The U.N. Security Council, which had already approved an advance team of eight observers who are now in the country, could decide as soon as next week to deploy the larger contingent.
The adoption of such a mission appeared far from certain, though, as the U.S. cast doubt on the Assad government's willingness to give monitors unhindered access to the areas of worst violence. The international community and the Syrian government also remained at odds on several basic ground rules for the mission.
The advance team is monitoring a cease-fire that was to have gone into effect last week, to stanch 13 months of escalating conflict that by various estimates have claimed more than 9,000 to 11,000 lives.
The Security Council has outlined conditions for a broader mission including allowing the unarmed observers freedom of movement and the ability to interview Syrians without interference. The U.N. said Thursday it and Damascus had reached a preliminary protocol on the mission.
But Syria said Wednesday it would agree to accept 250 observers. Mr. Ban, by contrast, has proposed a force of 300 people. France is proposing strengthening the observer mission further, sending 300 to 400.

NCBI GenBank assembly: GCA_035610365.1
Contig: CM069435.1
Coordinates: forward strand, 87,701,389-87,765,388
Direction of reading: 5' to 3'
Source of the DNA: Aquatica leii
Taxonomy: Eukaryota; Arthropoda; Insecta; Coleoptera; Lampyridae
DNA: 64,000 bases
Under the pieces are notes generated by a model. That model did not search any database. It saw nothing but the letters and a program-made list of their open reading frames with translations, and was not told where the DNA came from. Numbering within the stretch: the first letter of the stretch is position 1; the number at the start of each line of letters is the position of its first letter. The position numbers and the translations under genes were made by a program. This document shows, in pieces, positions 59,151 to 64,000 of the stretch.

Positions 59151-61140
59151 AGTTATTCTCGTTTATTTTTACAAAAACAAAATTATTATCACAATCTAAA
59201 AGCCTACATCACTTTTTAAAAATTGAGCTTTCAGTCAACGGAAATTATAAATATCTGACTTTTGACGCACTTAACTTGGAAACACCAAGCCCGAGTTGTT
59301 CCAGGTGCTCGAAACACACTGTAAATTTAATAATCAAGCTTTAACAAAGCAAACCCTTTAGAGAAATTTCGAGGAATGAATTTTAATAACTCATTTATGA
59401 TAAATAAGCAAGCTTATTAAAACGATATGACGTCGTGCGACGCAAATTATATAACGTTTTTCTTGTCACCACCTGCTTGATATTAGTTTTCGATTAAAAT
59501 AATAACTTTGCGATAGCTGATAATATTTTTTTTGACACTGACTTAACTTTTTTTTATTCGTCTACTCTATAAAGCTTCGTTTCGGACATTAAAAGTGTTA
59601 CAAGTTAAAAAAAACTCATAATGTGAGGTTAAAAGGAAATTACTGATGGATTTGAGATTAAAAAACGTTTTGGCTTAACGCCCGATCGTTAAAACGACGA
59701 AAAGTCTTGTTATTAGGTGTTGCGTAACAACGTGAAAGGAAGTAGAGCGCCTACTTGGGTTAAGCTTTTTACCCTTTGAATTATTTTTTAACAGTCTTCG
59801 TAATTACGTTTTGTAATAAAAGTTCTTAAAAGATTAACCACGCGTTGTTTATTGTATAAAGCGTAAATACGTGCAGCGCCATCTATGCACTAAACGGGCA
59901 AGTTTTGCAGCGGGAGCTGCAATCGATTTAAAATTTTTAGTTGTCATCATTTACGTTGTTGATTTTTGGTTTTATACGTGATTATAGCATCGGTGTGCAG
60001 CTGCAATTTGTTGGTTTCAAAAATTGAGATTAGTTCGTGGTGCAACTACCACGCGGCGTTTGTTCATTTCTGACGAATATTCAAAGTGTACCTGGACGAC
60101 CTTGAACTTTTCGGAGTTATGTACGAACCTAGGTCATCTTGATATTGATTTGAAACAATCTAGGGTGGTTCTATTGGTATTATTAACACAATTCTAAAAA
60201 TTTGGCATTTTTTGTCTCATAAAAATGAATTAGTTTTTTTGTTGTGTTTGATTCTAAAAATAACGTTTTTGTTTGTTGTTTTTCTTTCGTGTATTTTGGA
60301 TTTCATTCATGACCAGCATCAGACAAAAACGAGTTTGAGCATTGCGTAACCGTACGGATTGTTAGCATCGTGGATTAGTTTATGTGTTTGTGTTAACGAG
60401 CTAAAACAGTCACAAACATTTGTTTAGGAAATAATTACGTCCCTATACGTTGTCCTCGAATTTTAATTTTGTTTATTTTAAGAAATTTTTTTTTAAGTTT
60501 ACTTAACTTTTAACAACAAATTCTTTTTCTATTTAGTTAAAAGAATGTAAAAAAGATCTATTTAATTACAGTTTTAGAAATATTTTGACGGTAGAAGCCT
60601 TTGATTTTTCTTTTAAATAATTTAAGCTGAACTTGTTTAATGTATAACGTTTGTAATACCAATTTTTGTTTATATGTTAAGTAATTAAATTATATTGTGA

Syria has also called for the monitors to be drawn from what it considers friendly countries, including Russia, China, India, Brazil and South Africa. Mr. Ban countered Thursday that the composition of the deployment was ultimately up to the U.N. "There should be no preconditions for nationalities," he told reporters in New York.
Mr. Ban also said there was no agreement on whether the observers could use aircraft to patrol vast stretches where violent clashes have occurred between the armed opposition and the government.
"We need effective means of mobility and the Syrian government should be responsible for providing this," Mr. Ban said. "If not, we are willing to provide our own means of [air] transport."
He said discussions on this continue though the Syrian ambassador assured him on Thursday that Damascus would provide the observer with helicopters and planes.
Inside Syria, activists said Thursday that regime forces had taken control of the southern town of Busra al-Harir, which regime forces have been attacking for about a month, the Associated Press cited the Local Coordination Committees activist group as saying.
Members of the U.N.'s advance team visited the southern province of Deraa, the AP reported. It cited an activist as saying that antiregime protesters gathered around the observers in the village of Hirak, chanting antiregime slogans. When the observers left, security forces began shooting to disperse demonstrators, wounding at least three, the activist told the AP.
In Washington, top Defense Department officials said they are considering additional options for the violence in Syria and would be able to intervene militarily. But doing so would require international agreement and a more unified internal opposition, both conditions that don't exist, Defense Secretary Leon Panetta told the House Armed Services Committee.